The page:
A $400 DIY Mural Is the Star of This LA Kid’s Room
When designing your kid’s bedroom, there are a couple of ways to add color, texture, and personality to the space. You can add bright-colored furniture, hang peel-and-stick wallpaper, or let your children choose their paint color. But another way to personalize their bedroom while adding vibrancy is to hand-paint wall murals.
That’s what Emily Wassall, creative director of fashion and interiors at EW Studios, did in her kids’ bedrooms in their Los Angeles home. As a self-proclaimed “sucker for anything that creates a tropical feel,” Wassall wanted to infuse that spirit into her kids’ (Aura, Zephyr, and Jade) bedrooms. But it was more sentimental than simply making their spaces flow with the rest of the home’s aesthetic.
“When I was growing up, my dad had always painted murals for me in my bedroom, and I love and cherish that memory so much. I always wanted to pass on that creativity and sentiment to my kids, but up until we moved into our remodeled home, we had moved too frequently to paint,” Wassall writes. “I have painted murals for clients, but I had always dreamt of the creativity and freedom of painting my own kids’ bedrooms, with no limits on color or design.”
With the freedom to design their bedrooms however she wanted, Wassall set out to paint unique murals — and the result is stunning.
1. Start with a moodboard.
As a creative director, it might not be surprising to learn that Wassall believes in the value of a good mood board. So, when dreaming up the murals for her kids’ bedrooms, she put some together before starting to paint.
“I always start by creating visual mood boards for my murals, and then sketch out various designs in [Adobe] Illustrator until I find the one that works the best for the theme, room shape, and furniture,” Wassall shares.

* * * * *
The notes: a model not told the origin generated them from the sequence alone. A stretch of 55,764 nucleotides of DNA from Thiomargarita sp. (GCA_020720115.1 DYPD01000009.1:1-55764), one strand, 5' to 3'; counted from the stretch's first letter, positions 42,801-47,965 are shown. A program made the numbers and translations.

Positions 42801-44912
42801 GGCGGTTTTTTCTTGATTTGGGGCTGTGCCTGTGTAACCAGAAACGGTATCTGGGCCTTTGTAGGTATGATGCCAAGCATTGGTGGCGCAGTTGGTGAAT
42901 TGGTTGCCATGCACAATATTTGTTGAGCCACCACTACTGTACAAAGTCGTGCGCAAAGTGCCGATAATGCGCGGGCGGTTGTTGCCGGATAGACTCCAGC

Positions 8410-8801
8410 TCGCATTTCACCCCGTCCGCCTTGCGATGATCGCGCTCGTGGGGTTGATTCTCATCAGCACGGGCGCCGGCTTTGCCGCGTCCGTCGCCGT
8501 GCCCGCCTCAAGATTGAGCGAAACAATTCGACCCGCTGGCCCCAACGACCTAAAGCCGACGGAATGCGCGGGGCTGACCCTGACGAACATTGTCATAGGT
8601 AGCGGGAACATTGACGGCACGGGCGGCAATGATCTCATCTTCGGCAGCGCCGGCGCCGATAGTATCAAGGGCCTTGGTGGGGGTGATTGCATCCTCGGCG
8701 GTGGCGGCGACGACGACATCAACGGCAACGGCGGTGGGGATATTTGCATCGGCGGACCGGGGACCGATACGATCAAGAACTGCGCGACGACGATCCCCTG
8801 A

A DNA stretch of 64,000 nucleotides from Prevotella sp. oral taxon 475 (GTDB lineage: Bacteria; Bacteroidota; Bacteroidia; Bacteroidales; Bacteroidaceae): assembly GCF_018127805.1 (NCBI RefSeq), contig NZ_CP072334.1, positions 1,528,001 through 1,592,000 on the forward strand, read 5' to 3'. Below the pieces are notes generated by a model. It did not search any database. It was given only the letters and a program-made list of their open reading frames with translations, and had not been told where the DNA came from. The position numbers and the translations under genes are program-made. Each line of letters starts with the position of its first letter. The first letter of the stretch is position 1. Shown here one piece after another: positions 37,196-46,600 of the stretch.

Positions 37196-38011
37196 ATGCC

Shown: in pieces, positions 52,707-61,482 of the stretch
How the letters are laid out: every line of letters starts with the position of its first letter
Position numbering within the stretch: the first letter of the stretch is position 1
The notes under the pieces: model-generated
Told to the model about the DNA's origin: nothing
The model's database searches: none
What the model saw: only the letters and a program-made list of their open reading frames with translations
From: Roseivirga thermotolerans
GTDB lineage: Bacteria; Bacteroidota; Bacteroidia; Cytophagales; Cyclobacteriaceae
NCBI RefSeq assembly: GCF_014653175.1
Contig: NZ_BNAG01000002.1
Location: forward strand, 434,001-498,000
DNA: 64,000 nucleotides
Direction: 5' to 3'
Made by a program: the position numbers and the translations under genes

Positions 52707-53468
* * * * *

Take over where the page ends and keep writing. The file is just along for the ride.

For Jade’s nursery, Wassall found inspiration in the surrounding Los Angeles landscapes. “I love the idea that you can be playing by the ocean and skiing in the mountains all in one day. But I also wanted the mural to feel graphic and a little Memphis (my favorite design movement).” Zephyr and Aura’s shared bedroom walls are white, so Wassall wanted to paint “random and fluid shapes.”
Next, using her mood boards and sketches, Wassall created a color palette for each space to ensure that the shades she (along with Zephyr and Aura!) selected align with her vision, complement each other, and look great in the rooms’ natural light. She landed on Benjamin Moore’s “Teal Blast,” “Fresh Green,” “Bahaman Sea Blue,” “California Blue,” and “Yellow Flash” for Jade’s nursery and “Teal Blast,” “Jet Black,” “Purple Lace,” and “Melon Popsicle” for Zephyr and Aura’s room.
2. Map out the design on the wall before you begin painting.
After the sketches were complete, she gathered the necessary tools. Wassall says that she used brushes, rollers, Frog Tape, a pencil, a ruler, and stencils for the murals. All together, the materials and paint for both rooms only cost her around $400. Once Wassall started painting, she says that it took only four or five days (because she was working around naps and early bedtimes!) to complete Jade’s nursery and only a day for Zephyr and Aura’s room. And if you want to create your own DIY wall mural, Wassall has some tips.
“Go for it, don’t hold back, and don’t be afraid, as it’s only paint! It can easily be changed,” Wassall writes. “Expect it will take longer than you imagined, take the time to map it out properly and be patient; two to three layers of paint with drying time can really eat into your day. Color is key, play around with various palates and shades before you jump into painting the walls.”
And when the rooms were finally done — their reactions were priceless. Wassall shares that Aura and Zephyr loved having a say in the colors and being able to help paint. Because she painted Jade’s nursery when he was a baby, his reaction was slightly delayed. “The other day, he was curious to know why I painted his room to feel like the ocean,” Wassall writes. “I love that he has been pondering this thought to himself as he wakes up surrounded by so much color each morning.”
Even though Wassall’s children’s initial reactions were great, she felt that the murals continue to leave an even bigger impact on their everyday lives. “To see their bedrooms come to life with color and shape, and for the kids to start each day with so much joy and inspiration is pretty special to see,” she shares.
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